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Time flies when you’re having fun…or avoiding your responsibilities…or letting the small stuff become much, much bigger than it has any right to be.

It’s been over a month since my last post.  On one hand, I feel like a fool for not posting more, on the other hand I felt burdened by the things that were going on in my life.  Well, a “burdened” life isn’t really much of an excuse…what better therapy than blogging?  Get it out, get it off my chest…I did that a couple of posts ago and I felt awesome.  But, even more than that, I let the small stuff take over.

Getting overwhelmed with life is just like getting overwhelmed by money.  The best thing you can do is face the situation every day, stop avoiding it, and make progress.  I made some progress, but when I reflect back on the past 30 days I look back with less joy than I should.

I worked out a lot, I was neurotic about food a lot, I studied some, I taught some, I had Spring Break with my kids–but there were so many opportunities to blog about good financial choices, bad financial choices–etc.  I avoided facing not only what we did right, but what we did wrong.  We overspent on food and gas the latter half of March…more than we’ve done in a long time!  That combined with trying to make some healthier life choices I got overwhelmed and let the money, the food, the effort control me, rather than me controlling it.

I hate fighting about money.  We had some disagreements in the past 30 days regarding money–I’d rather put money in savings and not have any spending cash, where my husband understands the necessity of savings, but prefers to have the cash in his pocket.  Frankly, I understand that because we run all the money through me.  I know what the balances are, I know what expenses are coming in the next couple of weeks, and so on.  He gets really tired of having to ask for money/the opportunity to do something either as a couple or as a family and hearing “Well, we can’t because of …”  It wasn’t ugly, but it wasn’t particularly pretty either.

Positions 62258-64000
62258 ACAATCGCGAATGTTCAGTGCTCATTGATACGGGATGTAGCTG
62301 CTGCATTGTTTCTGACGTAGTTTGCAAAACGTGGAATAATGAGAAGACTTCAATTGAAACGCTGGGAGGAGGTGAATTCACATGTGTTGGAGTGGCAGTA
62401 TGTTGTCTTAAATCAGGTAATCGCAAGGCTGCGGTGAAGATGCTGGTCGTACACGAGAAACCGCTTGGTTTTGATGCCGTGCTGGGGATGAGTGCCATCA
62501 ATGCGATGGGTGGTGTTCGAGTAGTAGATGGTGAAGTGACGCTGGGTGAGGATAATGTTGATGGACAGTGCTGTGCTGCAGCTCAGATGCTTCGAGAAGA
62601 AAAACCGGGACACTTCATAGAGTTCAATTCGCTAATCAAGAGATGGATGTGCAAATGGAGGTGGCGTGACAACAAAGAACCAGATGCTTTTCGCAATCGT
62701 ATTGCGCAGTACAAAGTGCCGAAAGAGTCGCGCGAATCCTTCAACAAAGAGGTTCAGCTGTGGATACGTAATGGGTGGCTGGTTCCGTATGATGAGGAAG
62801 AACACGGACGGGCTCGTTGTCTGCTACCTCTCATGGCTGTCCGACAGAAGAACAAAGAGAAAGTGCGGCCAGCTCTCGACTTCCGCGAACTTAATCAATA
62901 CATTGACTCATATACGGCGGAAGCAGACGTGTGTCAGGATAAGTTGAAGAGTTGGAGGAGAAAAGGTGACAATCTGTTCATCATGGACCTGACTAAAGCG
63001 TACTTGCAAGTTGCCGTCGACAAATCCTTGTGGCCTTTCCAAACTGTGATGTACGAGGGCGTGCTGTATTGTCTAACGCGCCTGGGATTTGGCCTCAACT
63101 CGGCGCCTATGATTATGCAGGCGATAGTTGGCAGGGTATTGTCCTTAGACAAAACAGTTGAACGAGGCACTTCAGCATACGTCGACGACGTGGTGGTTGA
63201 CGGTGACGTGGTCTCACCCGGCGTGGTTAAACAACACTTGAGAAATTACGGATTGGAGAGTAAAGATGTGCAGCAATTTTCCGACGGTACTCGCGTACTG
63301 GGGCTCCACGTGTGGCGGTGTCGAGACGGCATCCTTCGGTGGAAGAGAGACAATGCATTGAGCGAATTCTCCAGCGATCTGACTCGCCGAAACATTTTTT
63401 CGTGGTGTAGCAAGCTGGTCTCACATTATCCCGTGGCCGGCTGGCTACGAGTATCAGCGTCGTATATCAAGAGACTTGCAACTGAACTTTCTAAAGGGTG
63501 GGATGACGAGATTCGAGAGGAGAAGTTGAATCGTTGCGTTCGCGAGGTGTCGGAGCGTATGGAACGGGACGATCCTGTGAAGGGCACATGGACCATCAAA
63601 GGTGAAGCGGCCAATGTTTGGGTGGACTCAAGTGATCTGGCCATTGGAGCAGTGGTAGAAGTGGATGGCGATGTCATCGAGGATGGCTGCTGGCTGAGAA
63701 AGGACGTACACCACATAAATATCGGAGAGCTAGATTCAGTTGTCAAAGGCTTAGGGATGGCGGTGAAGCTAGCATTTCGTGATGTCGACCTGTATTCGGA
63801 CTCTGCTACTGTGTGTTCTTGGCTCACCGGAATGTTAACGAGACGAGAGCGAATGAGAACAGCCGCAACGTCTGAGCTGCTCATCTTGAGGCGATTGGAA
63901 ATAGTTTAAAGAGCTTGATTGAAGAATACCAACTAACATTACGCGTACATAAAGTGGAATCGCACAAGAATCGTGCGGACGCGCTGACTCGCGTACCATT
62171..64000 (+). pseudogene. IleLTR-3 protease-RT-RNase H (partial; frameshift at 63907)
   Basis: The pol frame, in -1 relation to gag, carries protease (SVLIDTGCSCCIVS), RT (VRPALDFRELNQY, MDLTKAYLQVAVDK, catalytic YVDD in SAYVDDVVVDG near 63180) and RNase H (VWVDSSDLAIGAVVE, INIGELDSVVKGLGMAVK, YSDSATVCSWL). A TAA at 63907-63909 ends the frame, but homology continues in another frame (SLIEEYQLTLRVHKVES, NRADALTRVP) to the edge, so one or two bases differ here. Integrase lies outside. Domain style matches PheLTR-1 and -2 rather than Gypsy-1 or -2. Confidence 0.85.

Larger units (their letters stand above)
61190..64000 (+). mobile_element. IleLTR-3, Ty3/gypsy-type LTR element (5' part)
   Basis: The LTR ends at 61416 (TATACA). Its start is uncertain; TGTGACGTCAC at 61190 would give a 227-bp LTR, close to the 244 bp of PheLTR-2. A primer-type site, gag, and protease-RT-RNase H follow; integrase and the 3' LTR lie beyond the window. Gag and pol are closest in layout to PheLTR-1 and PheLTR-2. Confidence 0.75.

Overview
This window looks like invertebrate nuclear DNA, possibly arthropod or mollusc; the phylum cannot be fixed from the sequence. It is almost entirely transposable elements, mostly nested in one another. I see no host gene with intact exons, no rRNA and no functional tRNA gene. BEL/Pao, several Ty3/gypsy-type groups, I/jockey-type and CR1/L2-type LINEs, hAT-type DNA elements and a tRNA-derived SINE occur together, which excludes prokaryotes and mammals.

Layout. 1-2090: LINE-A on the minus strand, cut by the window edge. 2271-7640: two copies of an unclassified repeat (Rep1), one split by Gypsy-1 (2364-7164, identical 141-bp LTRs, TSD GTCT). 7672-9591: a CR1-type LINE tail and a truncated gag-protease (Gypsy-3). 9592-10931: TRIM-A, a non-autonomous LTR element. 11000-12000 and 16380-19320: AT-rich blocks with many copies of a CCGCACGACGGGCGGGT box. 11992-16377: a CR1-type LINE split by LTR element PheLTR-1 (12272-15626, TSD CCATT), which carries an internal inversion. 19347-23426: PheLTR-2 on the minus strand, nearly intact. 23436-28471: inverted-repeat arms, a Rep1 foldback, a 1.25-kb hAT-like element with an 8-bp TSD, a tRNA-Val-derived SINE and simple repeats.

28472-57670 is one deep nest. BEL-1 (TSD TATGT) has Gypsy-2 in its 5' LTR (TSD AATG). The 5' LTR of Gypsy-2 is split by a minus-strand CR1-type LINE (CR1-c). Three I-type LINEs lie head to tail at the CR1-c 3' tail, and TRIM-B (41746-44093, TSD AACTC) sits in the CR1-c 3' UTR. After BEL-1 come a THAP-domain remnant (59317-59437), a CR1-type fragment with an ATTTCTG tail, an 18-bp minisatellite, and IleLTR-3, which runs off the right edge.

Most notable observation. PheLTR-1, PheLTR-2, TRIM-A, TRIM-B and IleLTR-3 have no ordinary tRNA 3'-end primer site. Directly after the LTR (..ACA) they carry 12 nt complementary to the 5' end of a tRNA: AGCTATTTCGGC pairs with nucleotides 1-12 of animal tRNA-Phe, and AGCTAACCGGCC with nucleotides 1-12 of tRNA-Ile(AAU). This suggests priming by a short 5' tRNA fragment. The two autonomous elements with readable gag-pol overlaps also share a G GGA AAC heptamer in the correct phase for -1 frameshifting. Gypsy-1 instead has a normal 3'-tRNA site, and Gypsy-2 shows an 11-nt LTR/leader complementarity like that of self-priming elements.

This month, we’ve made some minor changes to what we’re doing–limiting the amount of money put towards gas on a weekly basis (making us more conscious of what trips we’re taking and how we can be more economical about them), having more discussion about what is and is not working for us financially, and looking at this summer, this fall (as I go back to school for my PhD) and the next couple of years as we plan for school-related travels, his MBA graduation, our drive home at retirement (cross-country), and just being more aware.  We have (again) stopped complaining about money and instead have focused on what we can do and how we’re doing it better. 

We’re making progress and I’m going to focus on growing myself through this personally as well as professionally, growing my family through this, and growing my marriage.  Avoidance never gets us anywhere…and I’m looking forward to being more proactive with my money, my time, my studies, my blogging, and my ability to influence others!

Never give up.  If there’s a list of twenty things you want to change financially, change one at a time and celebrate the change that you make.  Reflect on the change (in writing, with a trusted friend) and use that to inspire you to make bigger and better financial choices.  Be growth conscious (see John C. Maxwell’s Growth Book–The 15 Invaluable Laws of Growth) for more information about how to become growth conscious.

If you save even just one more dollar per month than you did the month before…it’s a small step, but it’s at least a step forward.  Grow into saving more the next month.  If you pay off debt, either roll that payment towards another debt or put it into savings–make sure you have a base Emergency savings account before paying any extra towards debt, but even just a couple of extra dollars towards principal can make a difference in total amount paid in interest, as well as paying the account off early!

Stop Avoiding.  Utilize your money–it’s a tool that YOU should control.  Start Growing!

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